The Guarded Heights

by Charles Wadsworth Camp

The story of how George Morton rose from humble beginnings to wealth and position. The chapters on Princeton are especially interesting. Several of the characters,--the tutor, the trainer, the football coach,--are easily recognized as portrayals of well-known Princetonians.

The Gray Mask: A Detective Story

by Charles Wadsworth Camp

Ingenious complications that will make the most hardened reader of detective stories sit up.

The Abandoned Room: A Mystery Story: A Mystery Story

by Charles Wadsworth Camp

The night of his grandfather's mysterious death at the Cedars, Bobby Blackburn was, at least until midnight, in New York. He was held there by the unhealthy habits and companion-ships which recently had angered his grandfather to the point of threatening a disciplinary change in his will. As a consequence he drifted into that strange adventure which later was to surround him with dark shadows and overwhelming doubts. Before following Bobby through his black experience, how-ever, it is better to know what happened at the Cedars where his cousin, Katherine Perrine was, except for the servants, alone with old Silas Blackburn who seemed apprehensive of some sly approach of disaster.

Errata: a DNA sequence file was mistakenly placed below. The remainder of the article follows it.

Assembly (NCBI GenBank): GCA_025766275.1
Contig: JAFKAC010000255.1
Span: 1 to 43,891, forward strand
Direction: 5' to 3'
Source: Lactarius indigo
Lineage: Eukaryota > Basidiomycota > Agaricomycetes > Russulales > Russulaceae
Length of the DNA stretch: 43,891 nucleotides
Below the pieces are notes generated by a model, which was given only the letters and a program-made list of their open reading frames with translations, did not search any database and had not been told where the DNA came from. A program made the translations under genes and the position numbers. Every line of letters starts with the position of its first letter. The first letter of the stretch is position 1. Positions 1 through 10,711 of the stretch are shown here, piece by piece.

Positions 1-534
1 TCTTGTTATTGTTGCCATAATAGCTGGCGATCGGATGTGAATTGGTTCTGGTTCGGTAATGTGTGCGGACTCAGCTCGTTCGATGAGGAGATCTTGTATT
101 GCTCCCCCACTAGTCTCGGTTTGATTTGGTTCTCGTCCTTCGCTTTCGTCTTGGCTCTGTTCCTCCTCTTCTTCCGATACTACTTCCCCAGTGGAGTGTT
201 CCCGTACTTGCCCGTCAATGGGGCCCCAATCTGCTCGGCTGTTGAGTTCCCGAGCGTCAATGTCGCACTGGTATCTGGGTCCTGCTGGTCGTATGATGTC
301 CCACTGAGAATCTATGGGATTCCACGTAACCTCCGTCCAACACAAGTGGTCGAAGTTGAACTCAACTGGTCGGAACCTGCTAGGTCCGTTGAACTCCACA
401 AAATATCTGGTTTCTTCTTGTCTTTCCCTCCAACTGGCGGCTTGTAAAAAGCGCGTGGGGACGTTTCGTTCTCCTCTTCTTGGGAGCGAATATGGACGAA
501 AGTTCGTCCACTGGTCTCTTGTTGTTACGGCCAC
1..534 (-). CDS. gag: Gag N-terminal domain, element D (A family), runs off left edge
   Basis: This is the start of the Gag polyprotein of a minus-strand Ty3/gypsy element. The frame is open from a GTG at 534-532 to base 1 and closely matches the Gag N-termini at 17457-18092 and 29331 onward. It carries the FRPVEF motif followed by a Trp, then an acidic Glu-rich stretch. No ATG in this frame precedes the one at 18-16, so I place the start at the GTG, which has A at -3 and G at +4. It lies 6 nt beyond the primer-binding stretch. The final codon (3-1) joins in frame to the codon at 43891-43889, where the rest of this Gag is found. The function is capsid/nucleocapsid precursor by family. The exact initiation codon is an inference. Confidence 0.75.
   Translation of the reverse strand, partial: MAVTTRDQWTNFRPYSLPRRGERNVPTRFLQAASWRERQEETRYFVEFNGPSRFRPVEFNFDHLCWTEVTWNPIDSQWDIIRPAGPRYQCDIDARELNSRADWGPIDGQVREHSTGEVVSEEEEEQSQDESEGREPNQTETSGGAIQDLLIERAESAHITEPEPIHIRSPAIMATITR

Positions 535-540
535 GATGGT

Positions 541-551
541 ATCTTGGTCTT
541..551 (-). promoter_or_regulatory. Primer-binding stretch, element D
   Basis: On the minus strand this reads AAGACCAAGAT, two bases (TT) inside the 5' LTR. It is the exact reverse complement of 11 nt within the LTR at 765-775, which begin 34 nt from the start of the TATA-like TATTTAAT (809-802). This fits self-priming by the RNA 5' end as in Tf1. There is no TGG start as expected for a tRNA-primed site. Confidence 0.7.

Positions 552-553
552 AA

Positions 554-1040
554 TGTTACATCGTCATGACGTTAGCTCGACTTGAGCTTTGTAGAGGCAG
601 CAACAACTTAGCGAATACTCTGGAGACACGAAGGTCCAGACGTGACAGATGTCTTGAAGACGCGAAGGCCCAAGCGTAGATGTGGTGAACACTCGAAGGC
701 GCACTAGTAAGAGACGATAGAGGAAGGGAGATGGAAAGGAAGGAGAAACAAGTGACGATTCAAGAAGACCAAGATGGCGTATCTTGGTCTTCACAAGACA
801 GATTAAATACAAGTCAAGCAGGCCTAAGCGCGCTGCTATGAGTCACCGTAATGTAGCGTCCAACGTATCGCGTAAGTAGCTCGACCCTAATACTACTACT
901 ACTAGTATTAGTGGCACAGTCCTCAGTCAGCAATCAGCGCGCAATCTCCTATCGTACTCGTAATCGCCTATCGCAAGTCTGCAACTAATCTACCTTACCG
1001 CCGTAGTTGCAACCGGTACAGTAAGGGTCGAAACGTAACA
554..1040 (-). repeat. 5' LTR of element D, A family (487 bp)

The Romantic Analogue

by W. W. Skupeldyckle

Norm Venner's fancy was pretty well fixed on thoughts of electronic calculators--until the invention started making passes at the inventor!